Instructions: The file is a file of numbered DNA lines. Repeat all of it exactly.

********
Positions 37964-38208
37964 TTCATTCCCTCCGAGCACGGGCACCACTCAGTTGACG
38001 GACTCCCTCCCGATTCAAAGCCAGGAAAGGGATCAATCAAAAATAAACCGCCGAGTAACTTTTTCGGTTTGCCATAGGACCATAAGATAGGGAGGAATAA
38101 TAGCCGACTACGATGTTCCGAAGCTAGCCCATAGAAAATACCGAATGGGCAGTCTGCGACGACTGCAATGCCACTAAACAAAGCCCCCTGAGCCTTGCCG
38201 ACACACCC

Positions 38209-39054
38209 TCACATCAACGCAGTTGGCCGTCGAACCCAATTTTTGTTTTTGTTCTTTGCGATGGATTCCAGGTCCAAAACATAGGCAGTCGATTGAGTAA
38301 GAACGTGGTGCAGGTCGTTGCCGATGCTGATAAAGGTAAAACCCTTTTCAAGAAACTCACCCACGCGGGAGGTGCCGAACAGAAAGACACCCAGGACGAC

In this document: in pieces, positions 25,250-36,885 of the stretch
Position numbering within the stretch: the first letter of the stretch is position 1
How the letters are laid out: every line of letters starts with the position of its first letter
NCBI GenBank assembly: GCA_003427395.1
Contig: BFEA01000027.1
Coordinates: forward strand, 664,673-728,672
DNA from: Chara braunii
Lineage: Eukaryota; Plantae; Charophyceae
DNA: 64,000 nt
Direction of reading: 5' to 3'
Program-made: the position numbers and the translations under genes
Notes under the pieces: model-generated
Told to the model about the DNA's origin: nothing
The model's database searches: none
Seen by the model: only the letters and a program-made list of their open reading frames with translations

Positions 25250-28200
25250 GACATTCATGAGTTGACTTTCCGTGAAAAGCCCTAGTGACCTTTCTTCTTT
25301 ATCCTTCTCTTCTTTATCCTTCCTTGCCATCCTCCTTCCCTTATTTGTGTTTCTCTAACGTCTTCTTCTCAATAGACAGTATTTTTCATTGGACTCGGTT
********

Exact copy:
Positions 37964-38208
37964 TTCATTCCCTCCGAGCACGGGCACCACTCAGTTGACG
38001 GACTCCCTCCCGATTCAAAGCCAGGAAAGGGATCAATCAAAAATAAACCGCCGAGTAACTTTTTCGGTTTGCCATAGGACCATAAGATAGGGAGGAATAA
38101 TAGCCGACTACGATGTTCCGAAGCTAGCCCATAGAAAATACCGAATGGGCAGTCTGCGACGACTGCAATGCCACTAAACAAAGCCCCCTGAGCCTTGCCG
38201 ACACACCC

Positions 38209-39054
38209 TCACATCAACGCAGTTGGCCGTCGAACCCAATTTTTGTTTTTGTTCTTTGCGATGGATTCCAGGTCCAAAACATAGGCAGTCGATTGAGTAA
38301 GAACGTGGTGCAGGTCGTTGCCGATGCTGATAAAGGTAAAACCCTTTTCAAGAAACTCACCCACGCGGGAGGTGCCGAACAGAAAGACACCCAGGACGAC

In this document: in pieces, positions 25,250-36,885 of the stretch
Position numbering within the stretch: the first letter of the stretch is position 1
How the letters are laid out: every line of letters starts with the position of its first letter
NCBI GenBank assembly: GCA_003427395.1
Contig: BFEA01000027.1
Coordinates: forward strand, 664,673-728,672
DNA from: Chara braunii
Lineage: Eukaryota; Plantae; Charophyceae
DNA: 64,000 nt
Direction of reading: 5' to 3'
Program-made: the position numbers and the translations under genes
Notes under the pieces: model-generated
Told to the model about the DNA's origin: nothing
The model's database searches: none
Seen by the model: only the letters and a program-made list of their open reading frames with translations

Positions 25250-28200
25250 GACATTCATGAGTTGACTTTCCGTGAAAAGCCCTAGTGACCTTTCTTCTTT
25301 ATCCTTCTCTTCTTTATCCTTCCTTGCCATCCTCCTTCCCTTATTTGTGTTTCTCTAACGTCTTCTTCTCAATAGACAGTATTTTTCATTGGACTCGGTT